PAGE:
There’s something about cooking in the fall and winter that I find comforting. The warmth sneaking out of the kitchen from a preheating oven, the pop and crackle of a roast in the crock pot, and the sweet aroma of bread rising and then baking in the bread machine. Cooking in winter is cathartic– a revolt against the slush and slick sidewalks, naked tree limbs, and gray skies. Though the winter sky sometimes opens up and blankets the land with peacefully white fluffy snow, the joy it brings is fleeting the moment footprints and shovels destroy the landscape and I’m forced to emerge from my cozy blanket to go to the post office or need something from the grocery store.
Last week fall was nowhere to be seen. Even though the weather had me feeling like spring, my kitchen and my pantry are stocked for fall, and so a fall meal is what I made. Cabbage has been on sale at all of the local grocers, and thanks to a recent trip to Costco, we have a few pounds of organic beef in the freezer. Everything else this recipe calls for is something I almost always have at home anyway. Mind you, making stuffed cabbage rolls is truly a labor of love, and shouldn’t be attempted when you’re suffering from extreme hunger or you are on a tight schedule. I always make a big batch and freeze some so that I make the most of my time.
Italian-Style Stuffed Cabbage Rolls
Makes 10-12 rolls
1 lb organic lean ground beef
1 medium sweet yellow onion, diced
3 large cloves garlic, finely minced
1.5-2 cups cooked brown rice
1 6-ounce can tomato paste
1 large head green cabbage
1 15-ounce can tomato sauce
salt and pepper, to taste
Start cooking the brown rice before you begin cooking anything else as it takes about 40 minutes to cook completely. Cook according to package directions.
Bring a large pot of water to a boil. You will need this to parboil the cabbage and remove the leaves, so use at least a 6-quart pot, two-thirds full of water.
Remove any bruised outer leaves from the cabbage. Using a paring knife, remove the core. Immerse the cabbage into boiling water to parboil the outer leaves. When they start to wilt and fall off of the cabbage head, remove to a bowl and allow to drain. Each leaf should take a minute or so to become translucent and fall off of the head. Once you’ve removed all of the cabbage, start removing the coarse rib that runs up the center of each leaf. You can do this either by cutting a V into the cabbage leaf, or my preferred method of shaving down the thickness of the rib with a paring knife until the center rib is the same thickness as the surrounding cabbage leaf. Separate the larger leaves from the smaller, thicker leaves. You should have 10-12 large leaves.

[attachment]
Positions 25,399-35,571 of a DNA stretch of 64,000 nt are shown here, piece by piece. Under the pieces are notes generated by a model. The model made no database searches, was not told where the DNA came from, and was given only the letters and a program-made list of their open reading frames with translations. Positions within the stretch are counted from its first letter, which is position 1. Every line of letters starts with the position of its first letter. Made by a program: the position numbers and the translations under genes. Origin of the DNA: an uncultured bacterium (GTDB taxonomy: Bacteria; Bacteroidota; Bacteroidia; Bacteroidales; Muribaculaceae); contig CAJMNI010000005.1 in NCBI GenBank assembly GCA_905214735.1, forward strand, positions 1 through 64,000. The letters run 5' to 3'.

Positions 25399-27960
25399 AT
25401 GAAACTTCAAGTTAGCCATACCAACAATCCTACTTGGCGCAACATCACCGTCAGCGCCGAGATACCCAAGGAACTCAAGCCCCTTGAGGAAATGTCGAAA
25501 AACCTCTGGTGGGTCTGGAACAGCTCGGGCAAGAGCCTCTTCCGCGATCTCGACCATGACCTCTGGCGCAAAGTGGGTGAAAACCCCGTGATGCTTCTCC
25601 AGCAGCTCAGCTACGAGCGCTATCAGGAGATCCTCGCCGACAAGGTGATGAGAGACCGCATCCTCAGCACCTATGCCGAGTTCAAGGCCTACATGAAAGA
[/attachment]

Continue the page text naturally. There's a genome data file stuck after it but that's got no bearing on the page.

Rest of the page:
In a large skillet or wok over medium-high heat, brown the ground beef (you can substitute ground turkey or soy crumbles for the beef if you’d like). Add in the garlic and onions, and continue cooking over medium-high heat until the meat is cooked through. Add in the entire can of tomato paste and the cooked brown rice. Reduce heat to low, and stir the mixture together until the tomato paste is incorporated into the rice and the beef. Season to taste with salt and freshly ground pepper. Remove from heat and set aside.
Spoon a portion of the filling into the stem end of a cabbage leaf. Fold the leaf over and tuck in one of the sides, continuing rolling tightly like you are folding a burrito. Once you have the cabbage rolled, tuck the loose open end into the center of the roll with your index finger. It will look like an O shape. Once you have all of the larger rolls stuffed, prepare a large glass casserole dish by drizzling a small mount (1-2 tablespoons) tomato sauce onto the bottom of the dish, and then making a bed of the remaining smaller cabbage leaves on top of the sauce. Place the cabbage rolls on top of the bed of cabbage leaves.
Pour some of the tomato sauce over top each cabbage roll, making sure each one gets a good coating. Cover the pan with foil and bake in a preheated 350 degree oven for 45 minutes.
This was served with a slice of 100% Whole Wheat bread, a recipe from The Best Bread Machine Cookbook Ever (by Madge Rosenberg), which I picked up at the thrift store last week for only a dollar. The recipe calls for the addition of molasses and orange zest, which gives it a sweet, rich flavor.